Rick Osentoski-USA TODAY Sports
Last year, shortly after the injury, SB Nation published an article from a doctor who suggested Buster Posey could come back in time for the playoffs. This was a sliver of hope, see. I tweeted a link out, just as anyone still in stage one of the Kübler-Ross stages of grief might have done. There was doom and gloom and reality to be found later, but for a a brief, brief moment, there were straws at which to grasp.
Sam Miller, because he is an awful human being, responded with a link to a story about the Angels saying the same exact thing about Kendrys Morales. This was noteworthy because Morales was supposed to be back at the end of 2010, then he was supposed to be back by the start of 2011, then he missed 2011 entirely. Morales didn't have the same injury as Posey -- though he often refers to home plate as "the inanimate Scott Cousins" -- but it was still a chilling comparison.
Then there were the Jason Kendall comparisons. One thing that always bugged me about those is that Kendall had a fantastic, All Star season after his horrific ankle injury. He hit his career high in home runs that year, and he stole 22 bases. I have no idea what happened to him the following year, but there was never a direct chain of causality with the injury. That didn't mean the mere mention of Kendall's name wasn't going to send me into a panic, though. Jason Kendall was a catcher before May, 2011. After that, he was a bogeyman that kept me up at night.
At this time last year, we weren't even sure if he'd catch again. It was news when he was running in January. Three months before there were games, it was news that a baseball player could run. The quotes were cautiously optimistic and really guarded:
"For Jan. 9, he's doing pretty well," Groeschner said.
I didn't want to read that. I wanted to read, "I've never seen a recovery like this." I wanted to read, "HE HAS THE FACE OF CAPTAIN AMERICA, BUT HE HEALS LIKE WOLVERINE." I wanted boundless optimism. You know, the kind that would make you think Posey would somehow come back and be even better than he was before.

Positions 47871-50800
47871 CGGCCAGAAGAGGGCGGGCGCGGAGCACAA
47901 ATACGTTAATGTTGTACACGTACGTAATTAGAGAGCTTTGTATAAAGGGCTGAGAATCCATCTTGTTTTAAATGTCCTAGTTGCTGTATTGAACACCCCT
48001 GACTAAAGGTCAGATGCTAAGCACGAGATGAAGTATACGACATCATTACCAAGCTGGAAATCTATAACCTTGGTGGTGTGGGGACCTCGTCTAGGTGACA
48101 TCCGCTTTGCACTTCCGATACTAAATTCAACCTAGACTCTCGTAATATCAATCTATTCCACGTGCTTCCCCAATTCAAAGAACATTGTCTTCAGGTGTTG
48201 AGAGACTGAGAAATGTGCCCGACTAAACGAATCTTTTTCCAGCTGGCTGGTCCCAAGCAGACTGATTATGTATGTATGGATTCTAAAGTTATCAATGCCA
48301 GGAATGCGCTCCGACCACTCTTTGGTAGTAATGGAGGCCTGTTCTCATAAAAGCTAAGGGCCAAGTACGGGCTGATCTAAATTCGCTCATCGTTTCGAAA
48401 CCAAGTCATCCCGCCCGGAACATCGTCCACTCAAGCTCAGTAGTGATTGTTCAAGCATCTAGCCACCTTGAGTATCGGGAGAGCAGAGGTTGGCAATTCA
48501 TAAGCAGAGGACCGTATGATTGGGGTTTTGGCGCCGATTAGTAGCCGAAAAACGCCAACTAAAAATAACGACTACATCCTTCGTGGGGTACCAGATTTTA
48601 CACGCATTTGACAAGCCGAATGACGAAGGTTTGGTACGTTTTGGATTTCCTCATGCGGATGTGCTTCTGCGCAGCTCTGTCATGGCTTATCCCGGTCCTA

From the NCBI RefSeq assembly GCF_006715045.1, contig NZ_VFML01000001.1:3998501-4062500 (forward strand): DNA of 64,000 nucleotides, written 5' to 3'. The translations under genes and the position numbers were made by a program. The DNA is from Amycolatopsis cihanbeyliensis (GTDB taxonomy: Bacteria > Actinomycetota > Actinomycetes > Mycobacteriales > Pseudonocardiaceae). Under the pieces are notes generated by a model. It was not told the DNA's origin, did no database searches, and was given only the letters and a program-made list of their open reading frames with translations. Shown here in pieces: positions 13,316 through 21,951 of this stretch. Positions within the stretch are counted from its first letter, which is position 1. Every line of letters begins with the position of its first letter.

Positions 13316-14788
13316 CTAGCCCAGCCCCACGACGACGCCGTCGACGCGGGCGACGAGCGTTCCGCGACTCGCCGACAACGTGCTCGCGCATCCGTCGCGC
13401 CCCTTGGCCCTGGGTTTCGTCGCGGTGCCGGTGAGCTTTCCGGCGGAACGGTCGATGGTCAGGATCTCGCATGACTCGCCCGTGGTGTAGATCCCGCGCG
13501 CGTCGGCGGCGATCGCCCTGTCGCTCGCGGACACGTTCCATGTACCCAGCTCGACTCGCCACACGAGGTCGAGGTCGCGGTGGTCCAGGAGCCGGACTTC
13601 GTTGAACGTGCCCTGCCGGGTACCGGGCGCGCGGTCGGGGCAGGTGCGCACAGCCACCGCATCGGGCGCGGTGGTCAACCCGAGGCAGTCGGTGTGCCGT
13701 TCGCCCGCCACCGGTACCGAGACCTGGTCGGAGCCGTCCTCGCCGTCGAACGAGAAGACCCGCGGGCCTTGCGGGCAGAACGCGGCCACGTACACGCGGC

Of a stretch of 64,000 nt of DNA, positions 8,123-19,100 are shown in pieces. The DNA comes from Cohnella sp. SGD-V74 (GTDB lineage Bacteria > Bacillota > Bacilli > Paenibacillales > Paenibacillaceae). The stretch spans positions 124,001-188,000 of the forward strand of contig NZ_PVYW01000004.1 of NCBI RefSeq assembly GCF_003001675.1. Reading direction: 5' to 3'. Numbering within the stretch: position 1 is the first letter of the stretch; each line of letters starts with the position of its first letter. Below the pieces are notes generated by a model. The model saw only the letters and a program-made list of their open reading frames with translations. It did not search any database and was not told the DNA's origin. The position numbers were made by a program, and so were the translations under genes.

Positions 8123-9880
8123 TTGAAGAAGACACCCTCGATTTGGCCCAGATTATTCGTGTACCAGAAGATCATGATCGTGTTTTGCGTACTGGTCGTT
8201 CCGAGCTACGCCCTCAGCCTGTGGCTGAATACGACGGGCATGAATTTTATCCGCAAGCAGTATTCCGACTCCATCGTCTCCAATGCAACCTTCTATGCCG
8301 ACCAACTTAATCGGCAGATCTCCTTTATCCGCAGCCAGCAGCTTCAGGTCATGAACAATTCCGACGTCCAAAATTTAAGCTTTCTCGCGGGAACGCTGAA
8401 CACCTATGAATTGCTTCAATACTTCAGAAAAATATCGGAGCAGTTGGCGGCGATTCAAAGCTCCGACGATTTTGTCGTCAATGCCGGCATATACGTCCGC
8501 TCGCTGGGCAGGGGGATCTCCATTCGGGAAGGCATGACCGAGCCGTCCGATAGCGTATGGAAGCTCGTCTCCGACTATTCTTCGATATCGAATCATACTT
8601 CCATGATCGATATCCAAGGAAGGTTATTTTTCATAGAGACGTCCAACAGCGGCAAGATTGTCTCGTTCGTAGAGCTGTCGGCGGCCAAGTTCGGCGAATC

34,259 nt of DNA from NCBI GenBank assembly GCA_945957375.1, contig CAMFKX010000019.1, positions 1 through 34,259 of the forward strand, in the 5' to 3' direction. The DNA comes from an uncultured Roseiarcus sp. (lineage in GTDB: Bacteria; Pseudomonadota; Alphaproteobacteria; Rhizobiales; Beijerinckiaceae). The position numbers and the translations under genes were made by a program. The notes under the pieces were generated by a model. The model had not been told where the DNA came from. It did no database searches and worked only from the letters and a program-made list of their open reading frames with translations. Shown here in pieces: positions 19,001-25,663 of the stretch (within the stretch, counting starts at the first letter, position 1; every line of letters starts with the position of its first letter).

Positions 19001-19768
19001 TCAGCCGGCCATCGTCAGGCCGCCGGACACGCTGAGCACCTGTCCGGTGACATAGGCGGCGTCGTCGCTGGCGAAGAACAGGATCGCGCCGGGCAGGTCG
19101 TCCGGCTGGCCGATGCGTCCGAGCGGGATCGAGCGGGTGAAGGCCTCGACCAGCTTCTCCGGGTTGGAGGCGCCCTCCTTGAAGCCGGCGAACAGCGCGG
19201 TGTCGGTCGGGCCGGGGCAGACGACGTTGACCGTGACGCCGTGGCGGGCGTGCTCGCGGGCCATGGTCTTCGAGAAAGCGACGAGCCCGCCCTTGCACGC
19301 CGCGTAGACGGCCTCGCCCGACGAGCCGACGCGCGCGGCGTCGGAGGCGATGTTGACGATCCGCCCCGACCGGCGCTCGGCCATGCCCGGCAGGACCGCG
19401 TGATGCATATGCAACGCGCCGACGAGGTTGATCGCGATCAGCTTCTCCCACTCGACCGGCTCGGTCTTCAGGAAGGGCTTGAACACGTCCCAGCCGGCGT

Quotes like that made me hope for a stepping stone of a season. Something that would build to a crescendo next season. But this year was supposed to be about getting back onto the field, hopefully catching 80 or 90 games without incident.
So the injury was one part of why this feels so danged important.
The other part has to do with the post-Matt Williams drought of homegrown hitters. It probably isn't becoming to complain about the lack of homegrown hitters winning the MVP, seeing as the Giants have won 46 percent of the MVPs in the National League since 2000*, so it shouldn't matter if the Giants drafted a guy or picked him up at a yard sale.
But there's something to it. From 2009:
Let's revisit the list of Best Position Players Drafted or Developed since Matt Williams (1986 Draft):
C - Doug Mirabelli
1B - Damon Minor
2B - Deivi Cruz
SS - Royce Clayton
3B - Bill Mueller
LF - Marvin Benard
CF - Chris Singleton
RF - Armando Rios
That was not an embellished list! That wasn't made for the lulz. That was an earnest accounting of a decade-plus of Giants player development. And when the Giants were in the middle of that stretch, it felt like they were never going to get a homegrown star. It was going to be one of those things that perpetuated itself for decades. That would just be what the Giants were known for.
But they got a homegrown star. And he led them to the first two championships in San Francisco history. He started an All-Star Game. And now he's the MVP. The Seinfeld bit about how we root for laundry has some truth to it, but a player like Buster Posey makes us realize that we root for individuals all the time, some of them more than most.
And to see Posey win an MVP, just 18 months after wondering if his career was over, is one of the best experiences I've ever had rooting for an individual player. It's up there with Matt Cain's perfect game and Ryan Vogelsong's World Series win, which, huh, I guess this was a pretty neat season, guys. It's not like Posey's MVP is one more thing to throw atop the pile, either; it's as special as anything that happened this year.
Everything about Giants baseball has been better since Buster Posey has been around. It's the Golden Age of Giants baseball, even, right up there with the days of Mays, McCovey, and Marichal. You didn't need Posey to win an award to know that. The award still feels like some sort of validation, though. And that's just to a fan. I'm sure it feels like a heckuva lot more to Posey.
Buster Posey: the most valuable player in the National League. Has a ring to it.